The hidden truth behind ‘unlimited’ or ‘lifetime’ VPNs

With the allure of ‘unlimited’ anything, consumers often think they are getting a great deal. Whether it is unlimited minutes on a business mobile phone plan, or a meal at an all-you-can-eat buffet, it’s hard to argue against an ‘unlimited’ deal and the value proposition it potentially represents.

In the VPN world, broadly speaking, customers have a choice of two options: paid-for or free options. Both of these have their relative pros and cons, and it’s certainly the case that there are often limitations on free products.

Many freebie offerings have a fairly strict monthly data allowance, for example, and always remember that these free VPNs have to make money somehow – which could involve playing fast and loose with your data. We’ve certainly argued in the past that free VPNs aren’t worth it

Lifelong subscription

All that said, a new breed of VPN plans are cropping up, which avoid the issues of ‘totally free’ offerings, while still attempting to give customers a favorable value proposition. They fall into the emerging category of ‘unlimited’ or ‘lifetime’ VPNs, meaning that you pay a (usually fairly substantial) one-off fee at the outset, and can then use it forever with no further charge.

However, if you have a quick search online, you’ll see that there are some massive discounts to be had on these lifetime deals which can make them seem extremely tempting. 

At the time of writing, we saw lifetime subscriptions offered at rock-bottom prices down as low as $29 (around £22) – that amount of cash would only get you three months with some providers.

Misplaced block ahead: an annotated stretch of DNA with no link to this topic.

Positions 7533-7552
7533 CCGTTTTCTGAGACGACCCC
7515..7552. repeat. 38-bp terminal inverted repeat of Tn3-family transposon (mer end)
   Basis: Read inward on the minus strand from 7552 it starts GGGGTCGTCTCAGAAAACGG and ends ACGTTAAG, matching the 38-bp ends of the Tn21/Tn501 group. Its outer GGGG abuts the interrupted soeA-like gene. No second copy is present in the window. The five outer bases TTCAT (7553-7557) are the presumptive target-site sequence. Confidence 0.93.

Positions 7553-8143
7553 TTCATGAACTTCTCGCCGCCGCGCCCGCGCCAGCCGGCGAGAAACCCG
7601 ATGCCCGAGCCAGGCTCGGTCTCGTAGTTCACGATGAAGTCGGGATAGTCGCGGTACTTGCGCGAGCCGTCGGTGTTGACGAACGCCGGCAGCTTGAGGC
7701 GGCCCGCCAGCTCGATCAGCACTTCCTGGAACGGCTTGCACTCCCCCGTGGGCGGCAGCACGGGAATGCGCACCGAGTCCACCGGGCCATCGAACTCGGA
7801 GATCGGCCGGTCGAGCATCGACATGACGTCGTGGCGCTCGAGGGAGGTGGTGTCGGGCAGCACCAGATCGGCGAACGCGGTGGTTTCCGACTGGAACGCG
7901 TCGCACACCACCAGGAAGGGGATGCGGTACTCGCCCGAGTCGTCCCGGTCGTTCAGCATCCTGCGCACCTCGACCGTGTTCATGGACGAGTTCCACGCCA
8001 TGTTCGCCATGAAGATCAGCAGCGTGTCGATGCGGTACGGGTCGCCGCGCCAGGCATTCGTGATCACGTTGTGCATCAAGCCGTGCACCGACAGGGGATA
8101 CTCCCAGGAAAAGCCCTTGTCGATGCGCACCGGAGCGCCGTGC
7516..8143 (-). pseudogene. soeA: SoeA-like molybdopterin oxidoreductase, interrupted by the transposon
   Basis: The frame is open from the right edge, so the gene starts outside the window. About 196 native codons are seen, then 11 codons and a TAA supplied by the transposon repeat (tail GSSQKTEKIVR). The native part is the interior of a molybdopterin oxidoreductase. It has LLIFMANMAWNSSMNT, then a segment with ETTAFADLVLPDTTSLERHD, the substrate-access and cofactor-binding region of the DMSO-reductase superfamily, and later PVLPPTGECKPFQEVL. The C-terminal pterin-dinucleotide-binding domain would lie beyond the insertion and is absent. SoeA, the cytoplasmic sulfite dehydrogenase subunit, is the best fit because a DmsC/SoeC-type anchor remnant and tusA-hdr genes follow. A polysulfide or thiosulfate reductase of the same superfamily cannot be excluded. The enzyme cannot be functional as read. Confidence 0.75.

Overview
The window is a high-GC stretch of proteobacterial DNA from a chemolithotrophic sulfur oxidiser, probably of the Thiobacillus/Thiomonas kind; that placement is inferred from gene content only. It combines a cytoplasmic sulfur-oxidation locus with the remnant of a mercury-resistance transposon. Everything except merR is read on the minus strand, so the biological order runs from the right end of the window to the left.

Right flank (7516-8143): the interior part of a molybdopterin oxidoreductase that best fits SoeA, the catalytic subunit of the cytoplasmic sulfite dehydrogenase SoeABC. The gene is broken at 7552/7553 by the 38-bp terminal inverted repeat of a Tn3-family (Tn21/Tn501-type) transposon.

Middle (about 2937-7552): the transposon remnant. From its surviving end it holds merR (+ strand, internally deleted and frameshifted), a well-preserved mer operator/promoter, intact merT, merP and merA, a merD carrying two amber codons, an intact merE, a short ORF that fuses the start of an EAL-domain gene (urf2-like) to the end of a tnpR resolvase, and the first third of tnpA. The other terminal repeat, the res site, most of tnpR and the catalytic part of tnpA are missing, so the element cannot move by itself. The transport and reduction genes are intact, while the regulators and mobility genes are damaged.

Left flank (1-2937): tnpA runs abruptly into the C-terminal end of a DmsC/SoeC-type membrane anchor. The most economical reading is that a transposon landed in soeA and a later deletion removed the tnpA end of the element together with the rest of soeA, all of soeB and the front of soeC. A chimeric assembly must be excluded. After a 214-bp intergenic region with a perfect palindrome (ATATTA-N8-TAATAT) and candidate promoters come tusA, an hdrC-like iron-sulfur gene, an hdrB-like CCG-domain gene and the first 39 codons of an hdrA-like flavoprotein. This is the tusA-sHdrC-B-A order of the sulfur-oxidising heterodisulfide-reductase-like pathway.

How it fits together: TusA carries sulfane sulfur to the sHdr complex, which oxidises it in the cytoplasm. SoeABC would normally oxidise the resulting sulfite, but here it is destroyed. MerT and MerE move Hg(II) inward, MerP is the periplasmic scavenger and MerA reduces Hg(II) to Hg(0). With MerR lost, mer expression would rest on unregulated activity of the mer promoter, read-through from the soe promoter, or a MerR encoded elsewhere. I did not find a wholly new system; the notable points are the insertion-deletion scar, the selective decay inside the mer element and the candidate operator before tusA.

Not so fast, though. Looking at things a little more closely shows that these mega-bargain-basement deals are not being sold directly by the VPN providers, but by third-party resellers.

And at this point, it’s worth bearing in mind the phrase ‘caveat emptor’, or ‘buyer beware’. All we’ll say here is do your due diligence and research, check out the reselling company thoroughly, read customer reviews online, and so forth. After all, if a deal seems too good to be true, then it probably is…

Money, money, money…

Realize that running a VPN costs money; in fact, some serious money. The VPN has to have plenty of bandwidth for all its users, and maintain a large range of servers, ideally across an equally wide expanse of countries. For example, TechRadar Pro’s best VPN pick for 2018, ExpressVPN, runs in excess of 1,500 servers across 94 different countries.

Also, don’t forget to factor in the development costs of software for multiple platforms (desktop, mobile, and perhaps other devices). Finally, take into account the cost of marketing the VPN and providing tech support. Yes, running a VPN can certainly be an expensive endeavor.

So, given all that, it doesn’t really make any sense to sell a lifetime of VPN and support from a reputable provider for the one-time cost of a moderate dinner at a restaurant.

Therefore, these unlimited VPN offerings would seem to be an unsustainable business model. They plan to keep on taking folks’ money upfront, with their incredible offer of VPN for the rest of the user’s life. 

The VPN then hopes that more subscribers keep signing up to keep the model viable for a while longer, so they can just keep selling more subscriptions. It’s not hard to see how this house of cards could easily come tumbling down…

Risky business